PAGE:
He was the first pilot in history confirmed to have exceeded the speed of sound in level flight. When his bullet-shaped Bell X-1 broke the sound barrier 45,000 feet above the Southern California desert, much of that technological power was tied to what was then Wright Field here outside Dayton.
The rocket-powered, soon-to-be supersonic plane was nicknamed “Glamorous Glennis” after Yeager’s wife.
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“It proved that the so-called sound barrier was no barrier whatsoever,” Bob van der Linden, curator of special purpose aircraft at the National Air and Space Museum in Washington, D.C., told the Dayton Daily News in 2017, then the 70th anniversary of Yeager’s historic flight.
Then as now, Wright Field was the beating heart of much Air Force research and development, and in the 1940s, work there helped pave the way for supersonic flight. Yeager flew military planes here before moving to California, said Doug Lantry, historian at the National Museum of the U.S. Air Force at Wright-Patterson.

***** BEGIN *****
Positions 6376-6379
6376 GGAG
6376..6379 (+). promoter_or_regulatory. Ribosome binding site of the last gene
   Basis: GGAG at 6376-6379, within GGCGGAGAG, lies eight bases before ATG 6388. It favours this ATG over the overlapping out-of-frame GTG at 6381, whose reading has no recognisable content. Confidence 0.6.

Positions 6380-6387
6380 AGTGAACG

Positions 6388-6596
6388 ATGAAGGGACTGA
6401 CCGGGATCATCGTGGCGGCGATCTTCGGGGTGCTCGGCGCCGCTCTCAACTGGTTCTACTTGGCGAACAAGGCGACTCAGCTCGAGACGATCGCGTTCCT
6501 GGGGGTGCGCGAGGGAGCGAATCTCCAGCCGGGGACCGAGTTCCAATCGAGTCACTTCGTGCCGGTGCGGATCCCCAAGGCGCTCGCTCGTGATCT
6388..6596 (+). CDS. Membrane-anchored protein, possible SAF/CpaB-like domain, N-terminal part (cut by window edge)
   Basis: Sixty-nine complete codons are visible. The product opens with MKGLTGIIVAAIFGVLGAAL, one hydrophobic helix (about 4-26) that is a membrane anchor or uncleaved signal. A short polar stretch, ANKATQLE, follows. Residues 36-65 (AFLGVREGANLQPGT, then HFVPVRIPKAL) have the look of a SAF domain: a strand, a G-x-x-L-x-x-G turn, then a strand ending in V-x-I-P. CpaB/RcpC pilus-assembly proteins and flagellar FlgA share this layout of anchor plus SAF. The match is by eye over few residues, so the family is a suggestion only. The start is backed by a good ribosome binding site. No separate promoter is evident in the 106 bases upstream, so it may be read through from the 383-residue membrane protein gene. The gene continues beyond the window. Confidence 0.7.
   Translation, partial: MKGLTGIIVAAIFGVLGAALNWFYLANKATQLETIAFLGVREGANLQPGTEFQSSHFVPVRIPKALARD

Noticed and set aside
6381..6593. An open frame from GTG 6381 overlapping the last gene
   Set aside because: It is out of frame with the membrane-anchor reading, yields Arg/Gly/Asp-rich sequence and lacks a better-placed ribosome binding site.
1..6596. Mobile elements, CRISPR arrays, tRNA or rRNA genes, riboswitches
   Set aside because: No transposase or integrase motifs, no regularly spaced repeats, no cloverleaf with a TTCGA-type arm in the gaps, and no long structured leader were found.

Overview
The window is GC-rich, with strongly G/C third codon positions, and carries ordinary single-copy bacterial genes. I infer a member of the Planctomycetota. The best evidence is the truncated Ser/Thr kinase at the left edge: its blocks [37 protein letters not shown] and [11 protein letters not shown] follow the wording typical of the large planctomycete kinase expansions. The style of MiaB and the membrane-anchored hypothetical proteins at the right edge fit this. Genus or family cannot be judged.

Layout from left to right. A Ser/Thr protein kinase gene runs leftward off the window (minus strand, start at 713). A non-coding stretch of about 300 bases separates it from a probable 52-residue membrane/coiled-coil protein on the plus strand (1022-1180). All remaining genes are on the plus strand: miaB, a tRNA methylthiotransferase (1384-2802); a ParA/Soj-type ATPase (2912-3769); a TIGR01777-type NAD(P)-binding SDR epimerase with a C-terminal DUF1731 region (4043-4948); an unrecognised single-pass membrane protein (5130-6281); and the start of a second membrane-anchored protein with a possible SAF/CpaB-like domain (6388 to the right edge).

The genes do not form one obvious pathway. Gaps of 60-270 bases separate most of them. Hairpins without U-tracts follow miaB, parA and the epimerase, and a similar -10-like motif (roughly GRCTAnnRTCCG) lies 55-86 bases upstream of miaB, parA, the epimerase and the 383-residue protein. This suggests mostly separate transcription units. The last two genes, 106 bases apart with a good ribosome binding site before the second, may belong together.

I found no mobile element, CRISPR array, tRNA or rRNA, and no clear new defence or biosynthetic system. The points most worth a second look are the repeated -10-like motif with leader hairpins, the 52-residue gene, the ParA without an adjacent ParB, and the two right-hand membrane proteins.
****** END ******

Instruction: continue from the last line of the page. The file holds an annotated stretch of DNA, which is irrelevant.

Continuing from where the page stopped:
“In the case of the X-1, the people at Wright Field really were the ones who defined what the problems were that needed to be studied and how to approach those studies,” Lantry said in 2017. “Wright Field was sort of the nerve center … of approaching this problem and how to solve it.”
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In July 1945, Yeager became a maintenance officer at Wright Field, a job that entailed flight-testing the field’s variety of planes, according to ChuckYeager.org.
Yeager went on to break other speed and altitude records and to serve as a consulting civilian test pilot.
Yeager formally retired from the Air Force in March 1975 as a brigadier general. In the 1980s, Yeager worked with General Motors, publicizing AC Delco, the company’s automotive parts division, which had its own Dayton connections.
In 1986, he drove the pace car for the Indianapolis 500 and has been in high demand for public appearances over the years.